Best Practices for Oracle Linux for Production Systems

I found this needed a blog post because most of the customers I meet, just install their Redhat/Oracle Linux environment and start using it out of the box in production. I believe this list should be included in every post-installation procedure.

  • Hostname : Make sure it’s a FQDN. Especially when you connect with NFS to other systems. If your hostname is not FQDN, locks will not be freed on the NFS server when you reboot.
  • Support : If you have support, make sure you register your system with ULN.
  • Update : Update your system with yum or up2date to the latest version.
  • Hugepages : If you are running Oracle Databases, this is a must. Metalink note. 361468.1
  • Ipmitool : This allows for control over the hardware from inside the OS. Can be very usefull for Cluster setups or automated scripts to collect information.
  • Kexec : This allows the system to dump the kernel-memory to disk whenever a kernel panic occurs. Instead of rebooting or hanging, the system boots into a separate kernel with the task of dumping the memory to disk in the form of a vmcore file. This file can then later be analysed with the crash utility. Don’t forget to test it!!
  • magic sysrq key : This enables some key-strokes in the console to force a kernel to do all sorts of things ( show locks, reboot without FS corruption, … ). It is often used to dump a kernel stacktrace to /var/log/messages and reboot a system after soft hangs ( hangs on console with numlock flashing ). This is default enabled in OL5 but in OL6 you need to enable it manually. Also, make sure you know the keystrokes for when you need them.
  • Oswatcher BB : Monitoring tool of Oracle. Can show you if there were spikes just before or leading to the crash. Metalink note.301137.1
  • vncserver : allows for X11 environment over vnc. Faster then X11 over the net and allows you to continue where you left off when you lose your connection during an installation or configuration.
  • oratop : utility for near real-time monitoring of databases, RAC and Single Instance. Metalink note. 1500864.1.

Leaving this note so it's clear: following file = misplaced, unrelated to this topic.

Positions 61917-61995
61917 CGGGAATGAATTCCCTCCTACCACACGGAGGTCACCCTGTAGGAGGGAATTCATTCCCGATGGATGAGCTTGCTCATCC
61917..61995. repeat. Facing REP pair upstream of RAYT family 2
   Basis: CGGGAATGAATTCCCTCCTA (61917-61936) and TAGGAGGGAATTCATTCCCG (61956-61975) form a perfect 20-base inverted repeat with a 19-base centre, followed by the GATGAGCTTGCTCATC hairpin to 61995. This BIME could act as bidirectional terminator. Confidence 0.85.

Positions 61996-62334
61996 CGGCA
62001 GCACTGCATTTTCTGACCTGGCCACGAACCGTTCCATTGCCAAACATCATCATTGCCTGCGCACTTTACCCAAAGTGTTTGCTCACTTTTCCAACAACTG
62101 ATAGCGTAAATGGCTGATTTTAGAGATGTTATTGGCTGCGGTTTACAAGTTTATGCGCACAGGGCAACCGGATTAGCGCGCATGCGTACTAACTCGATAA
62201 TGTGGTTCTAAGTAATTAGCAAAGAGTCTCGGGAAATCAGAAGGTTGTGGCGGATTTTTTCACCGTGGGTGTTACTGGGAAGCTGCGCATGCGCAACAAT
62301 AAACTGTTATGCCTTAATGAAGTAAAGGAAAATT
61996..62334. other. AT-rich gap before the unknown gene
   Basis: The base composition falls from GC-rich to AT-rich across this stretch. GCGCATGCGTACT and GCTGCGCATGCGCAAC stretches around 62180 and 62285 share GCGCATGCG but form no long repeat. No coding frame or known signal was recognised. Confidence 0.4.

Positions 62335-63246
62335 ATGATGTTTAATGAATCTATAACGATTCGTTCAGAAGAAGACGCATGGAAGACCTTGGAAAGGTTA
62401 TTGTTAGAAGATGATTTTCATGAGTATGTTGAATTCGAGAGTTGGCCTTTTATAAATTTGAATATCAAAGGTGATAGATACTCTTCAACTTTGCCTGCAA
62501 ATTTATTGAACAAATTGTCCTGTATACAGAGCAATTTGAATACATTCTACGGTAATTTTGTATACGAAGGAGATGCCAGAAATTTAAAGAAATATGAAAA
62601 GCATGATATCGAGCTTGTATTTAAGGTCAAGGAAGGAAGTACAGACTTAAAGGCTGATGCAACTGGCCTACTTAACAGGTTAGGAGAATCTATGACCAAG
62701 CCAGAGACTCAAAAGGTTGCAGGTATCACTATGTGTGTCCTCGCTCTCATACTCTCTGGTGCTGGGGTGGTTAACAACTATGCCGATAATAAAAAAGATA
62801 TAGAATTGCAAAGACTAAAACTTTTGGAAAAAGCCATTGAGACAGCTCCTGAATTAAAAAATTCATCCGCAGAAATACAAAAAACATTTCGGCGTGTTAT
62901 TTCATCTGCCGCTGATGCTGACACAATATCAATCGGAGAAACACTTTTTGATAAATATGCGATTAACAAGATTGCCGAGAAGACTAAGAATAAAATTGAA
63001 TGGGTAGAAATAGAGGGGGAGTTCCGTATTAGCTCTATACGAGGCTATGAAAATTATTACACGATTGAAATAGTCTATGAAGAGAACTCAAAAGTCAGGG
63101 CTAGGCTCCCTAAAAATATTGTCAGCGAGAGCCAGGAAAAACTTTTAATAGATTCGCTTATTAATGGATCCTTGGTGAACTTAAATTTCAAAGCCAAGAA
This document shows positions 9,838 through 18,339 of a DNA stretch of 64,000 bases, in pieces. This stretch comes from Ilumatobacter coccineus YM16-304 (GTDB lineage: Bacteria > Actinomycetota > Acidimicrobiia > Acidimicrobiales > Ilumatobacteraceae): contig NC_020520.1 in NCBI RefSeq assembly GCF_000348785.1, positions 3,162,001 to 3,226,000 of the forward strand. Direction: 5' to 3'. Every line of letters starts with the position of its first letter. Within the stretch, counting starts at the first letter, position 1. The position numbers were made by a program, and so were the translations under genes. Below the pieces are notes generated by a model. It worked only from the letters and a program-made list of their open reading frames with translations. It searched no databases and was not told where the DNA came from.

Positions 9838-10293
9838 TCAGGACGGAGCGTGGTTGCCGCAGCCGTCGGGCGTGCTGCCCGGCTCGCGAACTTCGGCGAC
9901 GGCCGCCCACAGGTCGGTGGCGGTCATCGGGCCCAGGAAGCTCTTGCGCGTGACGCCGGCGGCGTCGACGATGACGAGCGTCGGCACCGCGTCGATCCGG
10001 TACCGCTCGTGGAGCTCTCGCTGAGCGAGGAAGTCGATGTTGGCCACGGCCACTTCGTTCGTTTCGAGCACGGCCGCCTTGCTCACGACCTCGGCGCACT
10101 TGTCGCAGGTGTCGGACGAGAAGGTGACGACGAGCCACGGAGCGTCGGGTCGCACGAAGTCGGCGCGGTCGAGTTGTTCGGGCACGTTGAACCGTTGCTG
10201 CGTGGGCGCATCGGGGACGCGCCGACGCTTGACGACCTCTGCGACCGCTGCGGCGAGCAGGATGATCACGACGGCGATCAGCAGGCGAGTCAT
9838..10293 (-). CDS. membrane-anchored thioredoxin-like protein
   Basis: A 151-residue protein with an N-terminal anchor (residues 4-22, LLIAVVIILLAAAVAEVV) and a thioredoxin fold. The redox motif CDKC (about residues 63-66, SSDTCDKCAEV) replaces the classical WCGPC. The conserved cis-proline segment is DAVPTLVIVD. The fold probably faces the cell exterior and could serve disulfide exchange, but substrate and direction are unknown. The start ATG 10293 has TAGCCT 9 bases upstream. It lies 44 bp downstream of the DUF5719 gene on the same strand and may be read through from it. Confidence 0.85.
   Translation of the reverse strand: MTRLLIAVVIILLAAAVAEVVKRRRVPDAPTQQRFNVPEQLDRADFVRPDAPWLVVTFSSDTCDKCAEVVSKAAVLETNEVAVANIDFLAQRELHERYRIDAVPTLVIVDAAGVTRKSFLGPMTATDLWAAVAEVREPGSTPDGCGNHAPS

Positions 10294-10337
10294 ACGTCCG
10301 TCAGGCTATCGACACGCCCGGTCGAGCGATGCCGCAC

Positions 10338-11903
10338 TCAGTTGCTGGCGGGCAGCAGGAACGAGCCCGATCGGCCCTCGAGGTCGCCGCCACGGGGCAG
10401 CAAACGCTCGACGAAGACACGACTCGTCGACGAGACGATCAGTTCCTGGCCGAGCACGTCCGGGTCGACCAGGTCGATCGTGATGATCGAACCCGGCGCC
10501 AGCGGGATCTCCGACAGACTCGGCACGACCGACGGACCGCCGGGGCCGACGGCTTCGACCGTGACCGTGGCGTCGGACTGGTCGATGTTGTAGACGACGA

• dstat : allows you to view all of your system resources in real-time
  • Rlwrap: Saves you time 😉

If anyone is interested in how to perform some of these tasks, let me know and I’ll consider writing some blog entries about them. But most procedures can be found in the manual or official pages about it. Keep in mind that this list also applies to Oracle Engineered Systems.( ODA, EXADATA, … )

IOUG Virtualization SIG – Day 1

So, Day 1 of the Virtualization SIG on www.ioug.org is over. All by all an interesting day.
The schedule was :

Session 1 – Oracle on Oracle VM – Expert Panel
Session 2 – Maximizing your Virtualized Environment with Oracle VM
Session 3 – The RAC OVM Templates and the new DeployCluster tool on OVM3
Session 4 – The Latest on Oracle VM
Session 5 – Simplifying Application Deployment in Cloud Using Virtual Assemblies and EM 12c

The first session was a general session about Cloud, Virtualization and introduction to OVM.

Roger Lopez talked about OVM and it’s features in detail in the second session. I had the pleasure of seeing Roger on OOW with this session. It was very well structured and provided a look at how you deploy RAC clusters on OVM with the new templates and DeployCluster tool. A perfect introduction for the next session off course where Saar Maoz talked really enthusiastic about this tool and explained in detail how it worked and how you could go to a very low level and perform the commands yourself. It was no surprise to me that the tool used the same OVM API as I blogged about here. It was a surprise however to see how robust the application was written and how well it adjusted to reruns and failures. There was even some time for demo’s that I really appreciated.

Xsigo was something I talked about in my presentation aswell and was glad to see it in the presentation of Ronen Kofman ( Latest on OVM ). It really simplifies your whole Network topology. I have no idea on prices yet though. The rest of his presentation handled the new features in the 3.2.1 open Beta.

The last session of the day handled the Virtual Assembly Builder, A pretty powerful tool to create, manage and deploy your assemblies as fully functional interconnected Virtual Machines. It’s on my todo list to play around with it.

Tonight is Day 2, the VMWare day. I hope this time it will talk a little bit more about best practices on running Oracle Databases Virtualised, but from the titles of the sessions, I’m sure that will be the case.

You can register here